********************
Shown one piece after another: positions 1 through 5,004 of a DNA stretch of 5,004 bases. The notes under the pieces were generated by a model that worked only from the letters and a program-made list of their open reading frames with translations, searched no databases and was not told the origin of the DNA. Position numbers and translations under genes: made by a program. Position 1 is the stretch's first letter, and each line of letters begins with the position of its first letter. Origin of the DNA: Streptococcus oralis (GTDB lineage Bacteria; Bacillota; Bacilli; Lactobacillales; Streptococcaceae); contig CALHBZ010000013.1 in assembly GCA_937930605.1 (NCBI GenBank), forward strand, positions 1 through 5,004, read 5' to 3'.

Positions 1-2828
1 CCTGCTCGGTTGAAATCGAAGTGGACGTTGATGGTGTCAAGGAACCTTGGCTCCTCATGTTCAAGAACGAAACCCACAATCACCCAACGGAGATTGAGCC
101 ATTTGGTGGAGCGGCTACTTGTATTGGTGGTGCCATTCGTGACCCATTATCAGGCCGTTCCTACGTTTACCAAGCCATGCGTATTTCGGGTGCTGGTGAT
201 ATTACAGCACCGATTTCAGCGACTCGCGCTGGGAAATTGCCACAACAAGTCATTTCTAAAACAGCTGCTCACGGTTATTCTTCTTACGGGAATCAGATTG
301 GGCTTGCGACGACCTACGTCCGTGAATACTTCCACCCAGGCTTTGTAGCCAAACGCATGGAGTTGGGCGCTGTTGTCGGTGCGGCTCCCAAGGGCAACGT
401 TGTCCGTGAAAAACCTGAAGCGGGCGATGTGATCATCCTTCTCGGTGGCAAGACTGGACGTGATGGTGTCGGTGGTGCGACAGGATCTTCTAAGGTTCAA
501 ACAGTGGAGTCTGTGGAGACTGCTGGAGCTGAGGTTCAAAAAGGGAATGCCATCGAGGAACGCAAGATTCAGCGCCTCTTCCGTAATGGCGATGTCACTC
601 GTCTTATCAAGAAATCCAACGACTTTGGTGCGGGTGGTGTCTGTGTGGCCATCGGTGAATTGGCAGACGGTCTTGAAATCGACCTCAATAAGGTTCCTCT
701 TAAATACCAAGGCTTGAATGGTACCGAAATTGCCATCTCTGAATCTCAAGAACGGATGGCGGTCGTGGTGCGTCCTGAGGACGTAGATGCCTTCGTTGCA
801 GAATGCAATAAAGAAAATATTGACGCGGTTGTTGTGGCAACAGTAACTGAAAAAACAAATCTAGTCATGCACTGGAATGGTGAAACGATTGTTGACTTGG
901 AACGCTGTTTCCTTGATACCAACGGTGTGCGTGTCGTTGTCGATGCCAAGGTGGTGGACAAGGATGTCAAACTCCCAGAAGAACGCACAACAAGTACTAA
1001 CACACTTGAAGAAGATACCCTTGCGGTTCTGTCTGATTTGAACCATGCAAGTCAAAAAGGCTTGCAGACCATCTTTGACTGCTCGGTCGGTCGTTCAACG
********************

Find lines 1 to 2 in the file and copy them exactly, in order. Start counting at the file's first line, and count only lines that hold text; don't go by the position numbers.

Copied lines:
Shown one piece after another: positions 1 through 5,004 of a DNA stretch of 5,004 bases. The notes under the pieces were generated by a model that worked only from the letters and a program-made list of their open reading frames with translations, searched no databases and was not told the origin of the DNA. Position numbers and translations under genes: made by a program. Position 1 is the stretch's first letter, and each line of letters begins with the position of its first letter. Origin of the DNA: Streptococcus oralis (GTDB lineage Bacteria; Bacillota; Bacilli; Lactobacillales; Streptococcaceae); contig CALHBZ010000013.1 in assembly GCA_937930605.1 (NCBI GenBank), forward strand, positions 1 through 5,004, read 5' to 3'.

Positions 1-2828